The U.S. Supreme Court recently issued a ruling that could have a dramatic impact on American retailers, and not only those who primarily operate on the Internet. In what has been called the Wayfair sales tax case, the court on June 21, 2 018 said that states can impose sales taxes on businesses even if they do not have a physical presence in the state.
The ruling effectively overturns Quill Corp. v. North Dakota, which was a Supreme Court decision handed down in 1992. In that case, the court said that the Commerce Clause in the U.S. Constitution forbids states from imposing sales tax on companies without a physical presence. The court said that states could only impose sales tax on a company if it had an actual location in the state, or if it had another bright-line physical presence, such as in-state employees, inventory, or sales representative in the state.
South Dakota, in the Wayfair sales tax case, bypassed interstate commerce restrictions in a law that it enacted back in 2016, called S. B. 106. Justice Anthony Kennedy, who wrote the majority decision for the court in this case, said that the South Dakota law was constitutional because of the following reasons:
- The law allows out-of-state companies to be exempt from sales taxes if they only do limited business in the state. That is, if they have less than $100,000 in sales revenue and less than 200 transactions in a calendar year;
- The law does not try to collect sales tax retroactively; and
- South Dakota abides by the Streamlined Sales and Use Tax Agreement, which reduces compliance and administrative costs associated with collecting sales tax.
Essentially, the court allowed South Dakota to collect sales taxes from Internet retailers because its law did not place a significant burden on interstate commerce. Currently, 31 states have laws that impose sales taxes based on economic, as opposed to physical presence nexus standards. While it is possible that not all these laws pass the standard set by Wayfair, the court has now given them guidance toward making their laws constitutional. Furthermore, it can be expected that other states will impose similar laws in the future.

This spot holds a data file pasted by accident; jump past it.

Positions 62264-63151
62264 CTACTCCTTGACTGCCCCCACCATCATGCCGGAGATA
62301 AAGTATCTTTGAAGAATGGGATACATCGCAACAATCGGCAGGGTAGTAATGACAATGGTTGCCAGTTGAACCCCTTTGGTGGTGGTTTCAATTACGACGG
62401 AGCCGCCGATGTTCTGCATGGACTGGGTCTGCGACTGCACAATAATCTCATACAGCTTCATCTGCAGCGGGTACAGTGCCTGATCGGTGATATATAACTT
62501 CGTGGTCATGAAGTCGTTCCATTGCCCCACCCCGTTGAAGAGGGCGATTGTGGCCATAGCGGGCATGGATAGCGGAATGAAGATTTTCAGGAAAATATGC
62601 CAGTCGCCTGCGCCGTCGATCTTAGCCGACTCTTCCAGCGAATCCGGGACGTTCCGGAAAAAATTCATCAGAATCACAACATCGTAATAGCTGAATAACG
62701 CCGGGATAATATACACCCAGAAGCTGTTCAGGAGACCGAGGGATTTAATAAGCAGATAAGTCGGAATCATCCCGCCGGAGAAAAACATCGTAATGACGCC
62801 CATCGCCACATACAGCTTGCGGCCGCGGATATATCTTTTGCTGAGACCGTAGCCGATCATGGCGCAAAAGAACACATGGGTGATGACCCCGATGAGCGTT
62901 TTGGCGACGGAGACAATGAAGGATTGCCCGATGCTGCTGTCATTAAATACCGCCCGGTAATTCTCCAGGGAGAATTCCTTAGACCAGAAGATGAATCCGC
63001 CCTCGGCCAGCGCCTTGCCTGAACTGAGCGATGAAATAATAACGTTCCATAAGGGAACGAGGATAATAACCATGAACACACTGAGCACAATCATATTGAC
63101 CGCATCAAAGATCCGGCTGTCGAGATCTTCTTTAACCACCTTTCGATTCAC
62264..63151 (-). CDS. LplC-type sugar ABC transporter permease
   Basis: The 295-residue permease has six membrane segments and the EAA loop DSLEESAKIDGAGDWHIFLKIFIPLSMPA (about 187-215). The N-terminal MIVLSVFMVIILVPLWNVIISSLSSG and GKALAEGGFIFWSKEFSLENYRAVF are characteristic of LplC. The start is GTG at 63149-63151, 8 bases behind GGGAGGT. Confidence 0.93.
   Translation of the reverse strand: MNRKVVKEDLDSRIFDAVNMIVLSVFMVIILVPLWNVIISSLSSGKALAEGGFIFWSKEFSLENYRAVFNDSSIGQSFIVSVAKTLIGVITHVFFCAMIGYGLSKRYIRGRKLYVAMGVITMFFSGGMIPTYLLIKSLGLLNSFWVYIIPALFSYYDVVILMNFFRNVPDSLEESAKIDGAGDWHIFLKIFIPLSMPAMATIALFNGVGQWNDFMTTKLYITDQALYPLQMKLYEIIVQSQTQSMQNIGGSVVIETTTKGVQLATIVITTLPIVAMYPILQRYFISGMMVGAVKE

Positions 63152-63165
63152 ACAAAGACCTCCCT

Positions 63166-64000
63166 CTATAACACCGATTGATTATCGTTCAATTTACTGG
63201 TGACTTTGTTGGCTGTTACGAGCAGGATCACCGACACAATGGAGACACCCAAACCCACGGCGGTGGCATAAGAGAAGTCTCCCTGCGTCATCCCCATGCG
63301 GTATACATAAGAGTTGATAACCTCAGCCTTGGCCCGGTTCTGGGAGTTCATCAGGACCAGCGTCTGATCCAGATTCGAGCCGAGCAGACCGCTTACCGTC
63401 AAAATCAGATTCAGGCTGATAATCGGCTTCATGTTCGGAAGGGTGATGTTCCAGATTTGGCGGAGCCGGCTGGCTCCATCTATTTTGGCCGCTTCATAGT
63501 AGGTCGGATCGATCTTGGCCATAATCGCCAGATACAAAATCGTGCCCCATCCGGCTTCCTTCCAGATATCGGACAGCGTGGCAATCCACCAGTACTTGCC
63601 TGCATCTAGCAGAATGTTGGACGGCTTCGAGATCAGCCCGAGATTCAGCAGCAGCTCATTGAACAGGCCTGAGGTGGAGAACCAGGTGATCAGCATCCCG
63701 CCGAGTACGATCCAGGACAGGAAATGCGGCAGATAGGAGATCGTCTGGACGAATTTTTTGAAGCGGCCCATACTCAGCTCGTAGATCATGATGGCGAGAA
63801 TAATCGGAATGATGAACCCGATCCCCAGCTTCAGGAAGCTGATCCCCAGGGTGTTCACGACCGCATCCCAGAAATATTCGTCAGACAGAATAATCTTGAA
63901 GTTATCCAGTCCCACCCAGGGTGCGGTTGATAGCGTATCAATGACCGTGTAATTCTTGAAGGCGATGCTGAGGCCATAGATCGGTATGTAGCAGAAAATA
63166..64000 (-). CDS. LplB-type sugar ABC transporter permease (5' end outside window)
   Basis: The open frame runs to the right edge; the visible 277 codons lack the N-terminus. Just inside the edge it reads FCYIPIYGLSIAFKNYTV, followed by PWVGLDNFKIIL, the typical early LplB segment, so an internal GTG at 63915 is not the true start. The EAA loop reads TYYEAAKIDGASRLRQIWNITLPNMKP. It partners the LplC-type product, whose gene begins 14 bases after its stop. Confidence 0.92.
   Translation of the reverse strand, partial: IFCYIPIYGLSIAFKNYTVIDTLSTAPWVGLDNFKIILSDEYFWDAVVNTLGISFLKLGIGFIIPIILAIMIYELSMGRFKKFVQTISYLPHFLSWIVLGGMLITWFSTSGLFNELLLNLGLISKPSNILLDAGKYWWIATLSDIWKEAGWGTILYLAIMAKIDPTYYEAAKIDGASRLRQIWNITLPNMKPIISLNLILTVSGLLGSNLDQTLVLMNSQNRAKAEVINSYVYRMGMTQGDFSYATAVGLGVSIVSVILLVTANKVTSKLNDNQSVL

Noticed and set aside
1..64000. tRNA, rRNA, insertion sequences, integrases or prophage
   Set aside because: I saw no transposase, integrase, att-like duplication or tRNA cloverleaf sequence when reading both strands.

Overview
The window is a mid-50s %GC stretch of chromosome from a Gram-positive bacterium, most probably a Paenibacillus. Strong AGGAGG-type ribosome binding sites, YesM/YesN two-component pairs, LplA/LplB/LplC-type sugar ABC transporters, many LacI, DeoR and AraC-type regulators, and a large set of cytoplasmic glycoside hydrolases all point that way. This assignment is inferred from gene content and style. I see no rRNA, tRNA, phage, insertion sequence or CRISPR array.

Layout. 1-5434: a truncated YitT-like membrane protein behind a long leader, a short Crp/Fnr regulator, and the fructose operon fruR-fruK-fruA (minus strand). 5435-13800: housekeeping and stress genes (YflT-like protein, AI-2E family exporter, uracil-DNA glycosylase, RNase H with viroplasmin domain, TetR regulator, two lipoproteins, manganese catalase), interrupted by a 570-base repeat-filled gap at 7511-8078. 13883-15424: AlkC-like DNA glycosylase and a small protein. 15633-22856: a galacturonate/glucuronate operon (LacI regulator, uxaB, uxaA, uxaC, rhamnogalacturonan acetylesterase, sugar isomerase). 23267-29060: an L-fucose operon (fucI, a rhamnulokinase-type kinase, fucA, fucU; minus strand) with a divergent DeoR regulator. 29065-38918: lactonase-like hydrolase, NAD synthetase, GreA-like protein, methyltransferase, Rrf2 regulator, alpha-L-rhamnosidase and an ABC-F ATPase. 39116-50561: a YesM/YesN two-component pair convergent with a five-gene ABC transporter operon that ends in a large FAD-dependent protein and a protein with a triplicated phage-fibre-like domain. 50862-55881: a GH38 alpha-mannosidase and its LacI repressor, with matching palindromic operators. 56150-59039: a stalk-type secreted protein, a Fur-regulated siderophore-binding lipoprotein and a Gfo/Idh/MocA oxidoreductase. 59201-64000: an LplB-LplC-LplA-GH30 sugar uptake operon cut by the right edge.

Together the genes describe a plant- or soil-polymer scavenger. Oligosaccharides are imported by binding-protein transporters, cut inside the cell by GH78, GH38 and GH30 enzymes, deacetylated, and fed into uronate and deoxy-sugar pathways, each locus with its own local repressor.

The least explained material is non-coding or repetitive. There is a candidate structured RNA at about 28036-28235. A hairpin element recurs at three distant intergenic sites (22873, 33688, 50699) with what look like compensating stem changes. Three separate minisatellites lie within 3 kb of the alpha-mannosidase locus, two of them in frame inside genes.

On the federal level, there are two bills currently making their way through congress that will let states impose sales taxes on out-of-state entities. Both the Marketplace Fairness Act (MFA) and the Remote Transactions Parity Act (RTPA) allow states to collect sales taxes if they keep the process of paying the taxes simple.
Because of the court’s decision, it is important for retailers selling into multiple states to understand in which states it has sales tax obligations, which will require it to both register and file taxes in these states. Fortunately, if your business operates in multiple states, you do not have to figure all this out by yourself.
If you have questions regarding your sales tax filing requirements, please call 949-910-2727 or email email@example.com.
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